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Tales from a Plant Addict

Fun (& a few serious) facts, tips and tricks for every gardener, new and old.

Thyme


I have a tendency to collect plants. Something about certain plants that have dozens of species and cultivars makes me want to have every one of them in my garden. My husband argues that this is not healthy behavior, and that there should be a twelve stem program for 'plant addicts'. Any gardener knows this is totally normal behavior.

Thyme is one of those plants that triggers my urge to collect plants. When I first grew thyme back in high school in my little herb garden, I just had the standard Common or English thyme, Thymus vulgaris planted and thought that was all there was for thyme. Boy was I wrong! As time marched on I discovered the wonderful diversity in the genus Thymus.

The genus Thymus is a group of herbaceous perennials with great value as herbs due to their highly aromatic foliage. There are about 350 different species in the genus, native to Europe, North Africa and Asia. Within many of these species there are different cultivars, further multiplying the diversity in this genus. I have 23 different thymes in my garden at the time of this writing- it sounds like a lot, but realizing there are hundreds out there, it really isn't that many. At least that's how I'm rationalizing it to my husband when he questions if we really need another thyme plant.

Thymes typically don't grow much higher than about sixteen inches tall, and many have a creeping growth habit so they don't reach heights above two or three inches. They all share similar features of thin wiry stems and small oval leaves. The leaves are evergreen.

Flowers are borne in clusters at the end of each stem. Each spring, flowers in various shades of white, pink and purple cover thyme plants. Different thymes vary as far as flowering time. Some of my plants bloomed over a month ago, some are blooming now, and some will bloom later this summer.

While the flowers are nice, thyme is more valued for its culinary and medicinal uses. Today thyme is primarily used in cooking, but its history includes a lot of medicinal uses and legends.

Ancient Greeks believed that thyme was a source of courage, so they added it to their baths and burned it as incense. In the middle ages, women would often give their favorite knights a sprig of thyme believed to bring the wearer courage. Legends aside, thyme also has some proven medicinal uses.

Thyme contains the chemical thymol, which has antiseptic properties. Before antibiotics were discovered, thymol was used to medicate bandages. It has also been used to treat respiratory ailments. Today, thymol is still one of the active ingredients in Listerine® mouthwash.

As with most culinary herbs, the flavor of thyme is far greater in fresh leaves rather than dried. While it is possible to dry your own thyme leaves at home, since its leaves are evergreen, I've never tried. I just go outside and snip a piece, even in the dead of winter. The flavor is still there, and while it may not be as intense as stems clipped in the spring and summer, I find the flavor still superior to dried.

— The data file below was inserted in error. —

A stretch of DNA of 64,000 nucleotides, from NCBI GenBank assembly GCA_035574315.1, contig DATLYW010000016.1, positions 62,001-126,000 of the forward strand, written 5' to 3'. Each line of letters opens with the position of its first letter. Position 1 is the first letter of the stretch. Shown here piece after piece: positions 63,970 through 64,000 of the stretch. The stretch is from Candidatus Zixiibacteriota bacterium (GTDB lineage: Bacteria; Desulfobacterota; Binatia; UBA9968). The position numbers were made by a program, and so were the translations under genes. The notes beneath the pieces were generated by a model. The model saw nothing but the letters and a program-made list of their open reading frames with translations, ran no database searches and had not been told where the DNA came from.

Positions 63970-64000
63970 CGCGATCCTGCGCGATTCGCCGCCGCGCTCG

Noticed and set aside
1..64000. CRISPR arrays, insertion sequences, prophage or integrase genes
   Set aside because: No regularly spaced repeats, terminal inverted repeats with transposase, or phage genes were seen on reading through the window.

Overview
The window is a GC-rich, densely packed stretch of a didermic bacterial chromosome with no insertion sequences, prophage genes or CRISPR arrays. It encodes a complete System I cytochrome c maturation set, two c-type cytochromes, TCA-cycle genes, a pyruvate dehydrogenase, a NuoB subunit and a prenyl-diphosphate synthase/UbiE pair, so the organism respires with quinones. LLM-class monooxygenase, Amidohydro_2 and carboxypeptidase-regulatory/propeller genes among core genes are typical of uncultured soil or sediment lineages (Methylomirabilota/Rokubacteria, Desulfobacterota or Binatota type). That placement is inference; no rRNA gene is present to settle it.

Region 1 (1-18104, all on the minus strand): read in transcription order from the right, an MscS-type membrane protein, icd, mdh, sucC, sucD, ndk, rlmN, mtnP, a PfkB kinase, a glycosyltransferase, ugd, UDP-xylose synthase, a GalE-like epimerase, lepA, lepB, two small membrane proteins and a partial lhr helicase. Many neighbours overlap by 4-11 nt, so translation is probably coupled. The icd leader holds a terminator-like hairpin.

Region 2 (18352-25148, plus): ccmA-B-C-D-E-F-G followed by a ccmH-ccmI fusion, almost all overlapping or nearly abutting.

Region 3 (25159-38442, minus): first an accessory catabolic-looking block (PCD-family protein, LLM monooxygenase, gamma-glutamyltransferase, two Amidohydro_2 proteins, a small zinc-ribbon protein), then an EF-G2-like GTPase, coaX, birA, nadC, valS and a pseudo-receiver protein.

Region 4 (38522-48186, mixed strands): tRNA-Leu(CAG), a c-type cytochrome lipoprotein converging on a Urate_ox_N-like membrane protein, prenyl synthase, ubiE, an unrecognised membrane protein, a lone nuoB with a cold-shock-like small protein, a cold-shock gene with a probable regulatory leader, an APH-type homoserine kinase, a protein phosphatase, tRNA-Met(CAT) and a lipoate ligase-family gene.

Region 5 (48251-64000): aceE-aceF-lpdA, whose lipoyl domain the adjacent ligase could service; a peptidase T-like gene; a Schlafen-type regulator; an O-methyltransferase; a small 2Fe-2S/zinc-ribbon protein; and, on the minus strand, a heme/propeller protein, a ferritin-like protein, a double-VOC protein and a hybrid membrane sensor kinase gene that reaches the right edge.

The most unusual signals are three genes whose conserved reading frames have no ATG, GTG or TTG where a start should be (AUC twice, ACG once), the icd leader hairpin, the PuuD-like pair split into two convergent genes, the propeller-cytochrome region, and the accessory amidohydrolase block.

For me, thyme has an ornamental as well as culinary role in my garden. The creeping cultivars make excellent groundcover for hot sunny areas, and they can be walked on and even mowed. Generally speaking, thyme prefers a sunny location in the garden with very well-drained soil. Wet heavy soil will shorten thyme's life span.

I used to think that sunny and well-drained soil automatically meant thyme preferred dry sites as well. While they do well in relatively dry sites, I have the creeping cultivar 'Doone Valley' planted along the edge of a drainage area near one of our downspouts that drains well, but gets a fair amount of water flowing through it much of the year. I planted the thyme there with some hesitation, but it has flourished in this site.

Thyme roots readily along its stems as they touch the ground, making it very easy to propagate. Some of the creeping types hug the ground and grow so thick, you can propagate them by just digging out a clump with a sharp spade. In my garden, Wooly thyme, Thymus pseudolanuginosus, has this growth habit and is a very vigorous grower. I have to dig parts of it out each year to keep it in check. My husband is hoping to use this to his advantage in another area of our yard where we need something to grow between stepping stones that will fill in quickly and keep the soil from washing away.

Most of my thymes are planted between my roses, and in front of my berry patch as groundcover. They do a good job of breaking up what would be just plain mulch otherwise, and soften the look of the garden. They don't mind being walked on, so if I need to pick berries or tend to the roses it's not a problem.

My husband may complain about my plant addiction, but he does reluctantly admit that he likes looking at all the different thymes in our garden, and even asked if he could take pieces of some for his stepping stone project. I think he just might be becoming a gardener.



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